Sample Pages of the Encyclopedia
Subscriptions to Diderots Encyclopedia
III. The Philosophes (cont)
B. Montesquieu - separation and balance of
powers admired the British model of government
III. The Philosophes (cont)
  • C. Voltaire
  • 1. freedom of thought and religion toleration
  • 2. ridiculed the clergy for their bigotry,
    intolerance, and superstition
  • 3. Admired Louis XIV and Frederick the Great -
    thought people unable to govern themselves

The Wit and Wisdom of Voltaire
I have never made but one prayer to God, a very
short one Oh Lord, make my enemies ridiculous.
And God granted it.
Almost everything that goes beyond the adoration
of a Supreme Being and submission of the heart to
his orders is superstition. One of the most
dangerous is to believe that certain ceremonies
entail the forgiveness of crimes. Do you believe
that God will forget a murder you have committed
if you bathe in a certain river, sacrifice a
black sheep? Do better miserable humans, have
neither murders nor sacrifices of black sheep.
God is a comedian playing to an audience too
afraid to laugh. It is dangerous to be right
when the government is wrong. I may not agree
with what you have to say, but I will defend to
the death your right to say it.
III. The Philosophes (cont)
  • D. Jean-Jacques Rousseau (later Enlightenment)
  • 1. Society is artificial and corrupt - state of
    nature is better - education
  • 2. Valued impulse and emotion more than reason
  • 3. Believed in contract government and individual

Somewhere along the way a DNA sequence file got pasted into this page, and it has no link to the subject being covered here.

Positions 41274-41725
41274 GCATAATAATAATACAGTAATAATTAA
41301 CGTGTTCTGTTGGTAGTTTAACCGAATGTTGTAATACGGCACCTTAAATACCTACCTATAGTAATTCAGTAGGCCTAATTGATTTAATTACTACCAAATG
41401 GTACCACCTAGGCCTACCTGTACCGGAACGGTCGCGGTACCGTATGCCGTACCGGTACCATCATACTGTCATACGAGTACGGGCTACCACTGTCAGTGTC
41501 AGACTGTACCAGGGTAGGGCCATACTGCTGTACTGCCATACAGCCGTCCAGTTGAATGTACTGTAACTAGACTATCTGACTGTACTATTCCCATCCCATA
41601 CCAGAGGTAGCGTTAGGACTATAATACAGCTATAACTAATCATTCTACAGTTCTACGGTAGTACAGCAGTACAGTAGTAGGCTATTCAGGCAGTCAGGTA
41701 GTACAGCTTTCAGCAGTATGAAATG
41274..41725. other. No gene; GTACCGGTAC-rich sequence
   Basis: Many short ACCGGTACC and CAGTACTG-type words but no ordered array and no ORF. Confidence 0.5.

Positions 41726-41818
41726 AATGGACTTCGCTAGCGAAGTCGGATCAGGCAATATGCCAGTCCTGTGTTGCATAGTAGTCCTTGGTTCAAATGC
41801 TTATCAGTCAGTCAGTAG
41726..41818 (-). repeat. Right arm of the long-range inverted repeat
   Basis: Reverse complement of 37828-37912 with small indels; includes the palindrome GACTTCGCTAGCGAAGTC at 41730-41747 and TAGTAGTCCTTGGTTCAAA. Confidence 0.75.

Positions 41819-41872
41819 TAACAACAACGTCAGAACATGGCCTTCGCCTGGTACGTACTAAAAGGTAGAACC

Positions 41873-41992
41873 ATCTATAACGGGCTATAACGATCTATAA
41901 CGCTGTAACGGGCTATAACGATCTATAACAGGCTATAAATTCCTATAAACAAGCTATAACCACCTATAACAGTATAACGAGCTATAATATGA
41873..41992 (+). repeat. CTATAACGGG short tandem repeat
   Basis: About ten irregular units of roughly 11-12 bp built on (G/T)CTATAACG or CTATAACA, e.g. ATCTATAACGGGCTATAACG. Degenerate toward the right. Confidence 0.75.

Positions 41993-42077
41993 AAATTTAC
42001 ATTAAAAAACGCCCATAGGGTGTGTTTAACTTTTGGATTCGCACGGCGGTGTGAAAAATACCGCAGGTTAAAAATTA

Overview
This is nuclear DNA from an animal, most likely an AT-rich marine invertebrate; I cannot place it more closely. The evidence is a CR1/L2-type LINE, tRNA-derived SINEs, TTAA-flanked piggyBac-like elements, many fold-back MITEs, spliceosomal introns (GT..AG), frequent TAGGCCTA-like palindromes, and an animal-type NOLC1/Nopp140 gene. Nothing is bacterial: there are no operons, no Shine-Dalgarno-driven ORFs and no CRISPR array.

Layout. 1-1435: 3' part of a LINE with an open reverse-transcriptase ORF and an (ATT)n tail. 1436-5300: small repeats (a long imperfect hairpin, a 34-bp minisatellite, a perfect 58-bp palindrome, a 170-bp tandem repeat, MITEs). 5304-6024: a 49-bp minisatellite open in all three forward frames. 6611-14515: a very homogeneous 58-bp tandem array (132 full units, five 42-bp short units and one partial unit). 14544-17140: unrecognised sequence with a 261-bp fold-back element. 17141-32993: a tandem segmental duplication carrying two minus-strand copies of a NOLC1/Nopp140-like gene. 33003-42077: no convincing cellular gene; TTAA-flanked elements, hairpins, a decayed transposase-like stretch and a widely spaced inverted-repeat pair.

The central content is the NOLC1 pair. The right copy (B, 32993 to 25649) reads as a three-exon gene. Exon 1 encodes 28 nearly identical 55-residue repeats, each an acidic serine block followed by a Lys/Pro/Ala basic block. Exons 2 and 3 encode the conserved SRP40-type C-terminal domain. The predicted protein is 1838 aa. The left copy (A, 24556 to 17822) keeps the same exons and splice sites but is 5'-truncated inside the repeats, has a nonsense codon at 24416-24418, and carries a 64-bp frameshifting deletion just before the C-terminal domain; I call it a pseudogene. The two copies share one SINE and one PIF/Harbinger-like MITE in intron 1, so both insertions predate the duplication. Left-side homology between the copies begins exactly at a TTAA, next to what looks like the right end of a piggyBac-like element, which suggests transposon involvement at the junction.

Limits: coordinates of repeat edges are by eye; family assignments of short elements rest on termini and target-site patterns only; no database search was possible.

• 4. General Will - republic as ideal government

Discussion Question
Historians often refer to the Enlightenment
project. What was the project of the
Enlightenment? What reforms were the philosophes
seeking? What kind of society were they trying
to create?
IV. The Republic of Letters
  • URBAN -- gathering of
    elites in the cities (salons)
  • B. URBANE -- cosmopolitan, worldly -
    music, art, literature, politics - read
    newspapers the latest books
  • C. POLITENESS -- proper behavior -

Reading During the Enlightenment
  • Literacy - 80 for men, 60 women
  • Books were expensive (one days wages)
  • Many readers for each book - novels, plays
    other literature - journals, memoirs,
    private lives - philosophy, history,
    theology - newspapers, political
    pamphlets - often censored by

Must Read Books of the Time
A Parisian Salon
A Parisian Salon
The Salonnieres
Madame Geoffrin (1699-1777)
Madame Suzanne Necker (1739-1794)
Mademoiselle Julie de Lespinasse (1732-1776)
Zoology Biology
A dissection at the Royal Academy, London
Chemistry Labs Botany Gardens
Questions for Review
  1. What types of literature were featured in the
    illegal book trade in France?
  2. What were the important trends of Enlightenment
  3. What was the primary purpose of Fontenelles
  4. Why does the Enlightenment develop best in
  5. What does Locke put forth in his Essay Concerning
    Human Understanding?
  6. What was the reading revolution?
  7. What does Montesquieu argue in his Spirit of
  8. What does DHolbach present in System of Nature?
  9. What was the fundamental goal of the
  10. What was Rousseaus general will?
  11. Who wrote the Historical and Critical Dictionary?
  12. Which social classes intermingled in Parisian
  13. Who wrote Progress of the Human Mind? What was
    put forth in this work?
  14. What did Emmanuel Kant advocate?
  15. Who was Mendelssohn and what did he argue?